I am glad you have your eyes and ears open. Get all you can. After all, that is all that counts in this life. Well, I must be closing. It is 7:30, and I must get this off. Keep up your good work. I hope things will look a little better, and we can get some things off to you. The Lord is surely helping, or I don’t know how we would ever manage. Be a good boy. We all send love and kisses. Write a nice long letter like the two last again. I just love them.

Lovingly, Mother

Note: [I have learned more about my Grandmother Bessie Morgan Rex than I ever imagined I might since I began copying her letters. She was an incredibly intelligent woman, and sought the stimulation she received studying and conversing about important world affairs. Her son Harold’s last two letters, undoubtedly about current world events, met her need, and she hungered for more.]

Monday, February 11, 2013

Bessie Morgan Rex letter. June 29, 1937.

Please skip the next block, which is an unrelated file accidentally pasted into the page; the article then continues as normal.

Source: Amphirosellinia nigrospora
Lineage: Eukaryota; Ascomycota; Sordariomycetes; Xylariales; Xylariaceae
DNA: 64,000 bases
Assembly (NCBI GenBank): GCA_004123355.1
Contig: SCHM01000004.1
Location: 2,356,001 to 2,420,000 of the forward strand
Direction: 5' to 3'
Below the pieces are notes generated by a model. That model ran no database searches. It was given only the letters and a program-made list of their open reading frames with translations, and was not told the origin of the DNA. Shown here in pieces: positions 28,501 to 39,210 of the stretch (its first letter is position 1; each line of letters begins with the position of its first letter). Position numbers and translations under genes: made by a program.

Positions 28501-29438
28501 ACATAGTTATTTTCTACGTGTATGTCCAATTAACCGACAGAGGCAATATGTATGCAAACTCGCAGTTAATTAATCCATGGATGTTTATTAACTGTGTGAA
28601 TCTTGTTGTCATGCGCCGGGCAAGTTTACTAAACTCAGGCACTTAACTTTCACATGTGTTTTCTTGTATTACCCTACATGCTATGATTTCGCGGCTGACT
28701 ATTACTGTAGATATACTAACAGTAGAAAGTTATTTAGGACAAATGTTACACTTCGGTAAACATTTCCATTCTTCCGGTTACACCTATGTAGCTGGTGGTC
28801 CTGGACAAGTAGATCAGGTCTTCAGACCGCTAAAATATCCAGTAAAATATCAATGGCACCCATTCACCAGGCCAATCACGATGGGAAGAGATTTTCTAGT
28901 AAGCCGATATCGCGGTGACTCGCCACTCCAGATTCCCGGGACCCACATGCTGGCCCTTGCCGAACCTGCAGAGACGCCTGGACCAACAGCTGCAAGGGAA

Bessie and P.H. Rex's Randolph, Utah home about 1941.
1 of 2 parts of a long typed letter.

Randolph, Utah, June 29, 1937.
My dear boy,

Helen would laugh at me if she could see the way I am using up all the space on this piece of paper, but then, maybe I can get somebody else to write a line this evening.

It is a dark stormy afternoon. We have had a lovely rain. It has been grand this year. Everything this year is growing fine—now it has warmed up. We haven’t had a letter for over three weeks, and I can’t help wondering what is the matter with you. You seem so far away anyway, you shouldn’t neglect us this way.
We got a letter from Winnie saying there were two missionaries at the home going to Brazil, but dearie, your daddy is kind of flat in his pocketbook. It is rather hard to keep everything going, when one needs so much to farm with. I suppose you need those shirts too, don’t you? Well, maybe we can get them to you before you come home. You see, with Winnie needing some every month, and a family here to keep—well, it keeps one going.